Six-legged Soldiers: Using Insects as Weapons of War by Jeffrey A Lockwood - review by Michael Burleigh

Michael Burleigh

Battle Bugs

Six-legged Soldiers: Using Insects as Weapons of War

By

Oxford University Press 377pp £14.99 order from our bookshop
 

Six-legged Soldiers is the work of a familiar two-legged species: the jaunty scientist with a scary story to tell. Jeffrey A Lockwood is an entomologist and teacher of creative writing in Wyoming. His book is breezily written, although hardly as ‘gripping’ as the various blurbs by fellow entomologists optimistically aver. Few books require the equivalent of health warnings. However, this one may make readers itchy, with its graphic descriptions of lice replicating in the seams of clothes, and it is not good bedtime reading either, since even without a stiff drink they may well dream of ants and spiders scurrying up and down walls.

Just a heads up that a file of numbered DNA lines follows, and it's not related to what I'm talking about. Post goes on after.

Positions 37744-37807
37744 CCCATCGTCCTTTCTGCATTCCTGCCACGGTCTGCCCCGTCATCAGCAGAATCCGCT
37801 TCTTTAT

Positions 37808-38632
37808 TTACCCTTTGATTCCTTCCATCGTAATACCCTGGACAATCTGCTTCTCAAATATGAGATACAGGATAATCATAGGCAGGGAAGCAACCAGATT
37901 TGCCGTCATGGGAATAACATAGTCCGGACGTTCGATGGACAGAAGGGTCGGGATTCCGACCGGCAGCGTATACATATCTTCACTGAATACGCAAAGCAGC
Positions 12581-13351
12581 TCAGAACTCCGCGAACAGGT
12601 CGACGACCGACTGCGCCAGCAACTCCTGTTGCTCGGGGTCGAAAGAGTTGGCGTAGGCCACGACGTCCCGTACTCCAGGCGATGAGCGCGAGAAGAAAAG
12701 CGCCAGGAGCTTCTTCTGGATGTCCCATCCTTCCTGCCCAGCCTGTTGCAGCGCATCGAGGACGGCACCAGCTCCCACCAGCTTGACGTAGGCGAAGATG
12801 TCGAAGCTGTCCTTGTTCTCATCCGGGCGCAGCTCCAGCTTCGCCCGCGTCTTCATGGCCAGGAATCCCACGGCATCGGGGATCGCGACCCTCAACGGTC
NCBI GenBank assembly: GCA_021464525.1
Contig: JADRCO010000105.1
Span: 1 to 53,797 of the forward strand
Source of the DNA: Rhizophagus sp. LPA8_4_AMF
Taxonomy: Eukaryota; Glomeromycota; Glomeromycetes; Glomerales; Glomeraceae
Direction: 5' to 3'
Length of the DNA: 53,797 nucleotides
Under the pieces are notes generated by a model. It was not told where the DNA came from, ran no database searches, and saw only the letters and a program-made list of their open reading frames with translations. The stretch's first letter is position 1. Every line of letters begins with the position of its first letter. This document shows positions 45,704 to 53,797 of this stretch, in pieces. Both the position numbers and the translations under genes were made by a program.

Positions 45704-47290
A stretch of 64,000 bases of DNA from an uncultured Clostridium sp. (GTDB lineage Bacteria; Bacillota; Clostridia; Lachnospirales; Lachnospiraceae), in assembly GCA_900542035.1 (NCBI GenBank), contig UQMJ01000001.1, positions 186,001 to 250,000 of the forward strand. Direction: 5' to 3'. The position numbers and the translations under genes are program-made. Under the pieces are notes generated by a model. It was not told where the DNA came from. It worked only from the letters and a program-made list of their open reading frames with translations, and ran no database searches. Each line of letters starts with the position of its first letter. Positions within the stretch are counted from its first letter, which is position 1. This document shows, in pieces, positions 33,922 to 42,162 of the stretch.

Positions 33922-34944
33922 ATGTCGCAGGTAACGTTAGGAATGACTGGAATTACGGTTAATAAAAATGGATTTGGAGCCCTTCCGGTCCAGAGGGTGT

Lockwood uses none other than the God of Exodus for his first, crucial, sleight of hand, which is to conflate natural phenomena, such as plagues of frogs or swarms of locusts, with the more restricted matter of human beings deliberately using insects to wage warfare. 

Evidence for

Sign Up to our newsletter

Receive free articles, highlights from the archive, news, details of prizes, and much more.

Follow Literary Review on Twitter